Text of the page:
Area Forecast Discussion
Issued by NWS Pendleton, OR

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FXUS66 KPDT 181722 RRA

Area Forecast Discussion
National Weather Service Pendleton OR
1022 AM PDT Fri Aug 18 2017


.UPDATE...A flat westerly flow remains over the Pacific Northwest
this morning and water vapor imagery shows a weak cold front draped
across southern British Columbia and the Olympic Peninsula. This
front will cross the area later today with the main impact being
increased pressure gradients along the Cascades. This will bring 15
to 25 mph winds through the Columbia Gorge and Cascade gaps this
afternoon and evening before dying down overnight. Elsewhere, winds
will be 5 to 15 mph. There may be some scattered higher clouds with
the front but have kept mostly clear skies for now. With higher 500
MB heights today, temperatures will be a few degrees warmer than
yesterday with highs in the upper 80s to lower 90s and mainly in the
80s in the mountains. Temperatures this morning were quite cool in
the mountains so have nudged temperatures tonight down closer to
what was seen this morning. Smoke from fires along the Central
Oregon Cascades was significant overnight as fires remained active.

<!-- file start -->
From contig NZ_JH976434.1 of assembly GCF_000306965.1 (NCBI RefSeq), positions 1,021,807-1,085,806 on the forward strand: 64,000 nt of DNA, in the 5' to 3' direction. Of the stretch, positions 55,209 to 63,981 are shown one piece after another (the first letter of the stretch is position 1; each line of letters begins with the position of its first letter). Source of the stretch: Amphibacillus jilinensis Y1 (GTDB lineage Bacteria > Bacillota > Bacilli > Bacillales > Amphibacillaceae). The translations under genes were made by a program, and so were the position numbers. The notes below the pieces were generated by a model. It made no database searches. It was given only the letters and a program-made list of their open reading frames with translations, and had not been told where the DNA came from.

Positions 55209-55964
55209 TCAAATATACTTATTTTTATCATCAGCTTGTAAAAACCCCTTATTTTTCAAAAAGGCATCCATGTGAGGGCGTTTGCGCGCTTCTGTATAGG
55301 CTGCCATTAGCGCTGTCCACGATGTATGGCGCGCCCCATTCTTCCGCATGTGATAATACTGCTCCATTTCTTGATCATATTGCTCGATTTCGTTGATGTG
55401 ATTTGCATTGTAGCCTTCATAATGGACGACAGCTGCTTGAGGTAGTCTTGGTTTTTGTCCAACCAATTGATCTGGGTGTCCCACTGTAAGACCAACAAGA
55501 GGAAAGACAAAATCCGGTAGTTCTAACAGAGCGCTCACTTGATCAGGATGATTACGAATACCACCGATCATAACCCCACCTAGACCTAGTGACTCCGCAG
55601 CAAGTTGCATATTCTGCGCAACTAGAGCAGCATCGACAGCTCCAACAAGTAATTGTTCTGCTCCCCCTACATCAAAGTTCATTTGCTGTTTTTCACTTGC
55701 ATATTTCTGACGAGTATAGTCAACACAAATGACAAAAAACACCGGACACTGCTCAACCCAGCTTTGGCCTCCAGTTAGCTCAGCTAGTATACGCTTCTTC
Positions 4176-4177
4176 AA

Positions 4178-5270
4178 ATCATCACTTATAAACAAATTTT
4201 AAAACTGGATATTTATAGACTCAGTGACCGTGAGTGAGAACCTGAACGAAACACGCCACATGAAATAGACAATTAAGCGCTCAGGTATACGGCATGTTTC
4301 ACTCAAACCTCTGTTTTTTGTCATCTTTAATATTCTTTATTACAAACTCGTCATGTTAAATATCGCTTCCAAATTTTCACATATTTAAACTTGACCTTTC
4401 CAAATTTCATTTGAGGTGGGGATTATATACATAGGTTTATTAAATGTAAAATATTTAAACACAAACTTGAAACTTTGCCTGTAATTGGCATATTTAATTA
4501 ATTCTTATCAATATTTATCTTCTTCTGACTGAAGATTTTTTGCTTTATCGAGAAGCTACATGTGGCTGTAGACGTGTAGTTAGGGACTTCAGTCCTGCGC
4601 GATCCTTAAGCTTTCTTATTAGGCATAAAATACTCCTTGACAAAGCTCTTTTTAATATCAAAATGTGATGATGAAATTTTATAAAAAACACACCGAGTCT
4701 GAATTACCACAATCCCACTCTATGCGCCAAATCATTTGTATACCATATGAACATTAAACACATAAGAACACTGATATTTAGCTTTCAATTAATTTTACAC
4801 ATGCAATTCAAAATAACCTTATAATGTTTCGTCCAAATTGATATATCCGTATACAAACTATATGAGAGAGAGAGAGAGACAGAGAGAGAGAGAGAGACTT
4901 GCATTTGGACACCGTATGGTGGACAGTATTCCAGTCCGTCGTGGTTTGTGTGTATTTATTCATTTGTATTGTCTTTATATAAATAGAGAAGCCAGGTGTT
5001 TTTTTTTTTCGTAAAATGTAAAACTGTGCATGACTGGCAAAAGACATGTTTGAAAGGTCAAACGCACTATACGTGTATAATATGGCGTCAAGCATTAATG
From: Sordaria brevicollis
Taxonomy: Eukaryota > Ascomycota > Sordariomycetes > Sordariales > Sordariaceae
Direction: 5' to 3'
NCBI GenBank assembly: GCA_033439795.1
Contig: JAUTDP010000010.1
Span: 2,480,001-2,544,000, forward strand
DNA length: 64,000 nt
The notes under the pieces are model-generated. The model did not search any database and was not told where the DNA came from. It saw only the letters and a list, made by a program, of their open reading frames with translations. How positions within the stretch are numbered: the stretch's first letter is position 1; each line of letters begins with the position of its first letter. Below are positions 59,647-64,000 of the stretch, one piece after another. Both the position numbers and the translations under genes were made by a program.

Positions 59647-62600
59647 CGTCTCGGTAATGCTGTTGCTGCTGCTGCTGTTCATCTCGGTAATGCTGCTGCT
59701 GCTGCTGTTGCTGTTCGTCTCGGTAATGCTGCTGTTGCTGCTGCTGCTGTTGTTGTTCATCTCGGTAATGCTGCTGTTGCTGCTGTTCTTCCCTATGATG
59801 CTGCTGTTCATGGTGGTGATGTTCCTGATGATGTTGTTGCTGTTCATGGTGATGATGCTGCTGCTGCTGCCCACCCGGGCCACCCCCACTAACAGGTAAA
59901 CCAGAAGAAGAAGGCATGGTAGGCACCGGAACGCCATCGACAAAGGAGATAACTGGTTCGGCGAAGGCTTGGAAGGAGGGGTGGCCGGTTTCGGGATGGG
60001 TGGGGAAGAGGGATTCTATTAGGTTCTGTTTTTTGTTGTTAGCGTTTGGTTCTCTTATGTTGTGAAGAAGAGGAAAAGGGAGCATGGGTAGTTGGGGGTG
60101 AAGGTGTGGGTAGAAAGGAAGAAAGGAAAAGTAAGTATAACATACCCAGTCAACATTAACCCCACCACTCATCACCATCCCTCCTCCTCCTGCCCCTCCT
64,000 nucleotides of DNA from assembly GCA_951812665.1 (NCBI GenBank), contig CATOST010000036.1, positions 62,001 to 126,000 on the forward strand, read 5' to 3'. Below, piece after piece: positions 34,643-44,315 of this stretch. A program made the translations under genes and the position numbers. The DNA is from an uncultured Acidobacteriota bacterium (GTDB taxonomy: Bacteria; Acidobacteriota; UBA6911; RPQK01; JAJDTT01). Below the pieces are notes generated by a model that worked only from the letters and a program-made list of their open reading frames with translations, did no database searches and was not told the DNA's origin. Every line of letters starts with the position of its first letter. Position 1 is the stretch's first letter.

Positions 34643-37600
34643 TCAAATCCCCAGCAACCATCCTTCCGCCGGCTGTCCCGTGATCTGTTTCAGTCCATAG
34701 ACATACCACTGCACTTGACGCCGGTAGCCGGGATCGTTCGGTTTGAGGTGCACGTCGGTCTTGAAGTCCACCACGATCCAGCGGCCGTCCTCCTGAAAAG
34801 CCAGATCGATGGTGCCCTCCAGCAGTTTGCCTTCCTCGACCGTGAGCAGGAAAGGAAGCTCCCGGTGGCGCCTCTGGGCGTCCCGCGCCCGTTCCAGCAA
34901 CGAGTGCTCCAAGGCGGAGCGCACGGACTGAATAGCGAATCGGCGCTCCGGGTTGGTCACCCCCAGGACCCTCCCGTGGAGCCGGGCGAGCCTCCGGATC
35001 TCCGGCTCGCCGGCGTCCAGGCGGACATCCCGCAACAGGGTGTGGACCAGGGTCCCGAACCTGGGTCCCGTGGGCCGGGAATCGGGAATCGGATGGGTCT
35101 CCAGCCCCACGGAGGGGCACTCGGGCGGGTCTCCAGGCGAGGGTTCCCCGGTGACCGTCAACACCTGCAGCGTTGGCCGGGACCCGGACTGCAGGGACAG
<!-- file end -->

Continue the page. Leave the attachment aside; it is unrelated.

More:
Have expanded the coverage of areas of smoke southward to include La
Pine where the smoke is evident on webcams. Forecast update already
out. Perry

.AVIATION...18z TAFS...VFR conditions are forecast to continue
through the next 24 hours at all taf sites. Skies will remain mostly
clear but there will be some smoke concerns impacting KRDM and KBDN
due to local fires which could impact visibility and produce a smoke
layer. Westerly winds will increase to between 10-20 kts this
afternoon, especially at KDLS, KRDM, KBDN and KPDT. Winds will then
generally decrease back below 10 kts in the overnight hours.


.FIRE WEATHER...A dry westerly flow last night resulted in poor to
moderate humidity recoveries for many areas.  This also brought the
Haines to a moderate category of 5 last night which was problematic
for nearby fires.  It will be another day with afternoon humidities
ranging from 8-20 percent and a Haines of 5.  Another concern will
be the increasing winds this afternoon and evening.  A weak marine
surge will cause winds to increase through the Cascade gaps and the
Eastern Columbia River Gorge where winds will gust to 25-35 mph late
this afternoon.  Winds along the I-84 corridor from Arlington to
Pendleton and down along the Columbia Deschutes Plateau will
increase as well with gusts to 25 mph in some areas.  The duration
of winds and low humidity will be about 2-3 hours that will need to
be monitored closely. Because the weather pattern changes little
from now through the Solar Eclipse, no major changes are expected in
temperatures, humidity, and winds.  Wister


.PREV DISCUSSION... /issued 259 AM PDT Fri Aug 18 2017/

SHORT TERM...Today through Sunday night...A ridge of high pressure
will keep dry and stable conditions with warm temperatures over the
forecast area today. There will be a cold front moving in from the
north by this evening which will bring tightening pressure gradients
and a marine push of cooler air off the Pacific. However, the cool
down will only be slight and the main effects will be breezy to
windy conditions through the Cascade gaps and the Columbia River
Gorge this afternoon and evening. However the winds are neither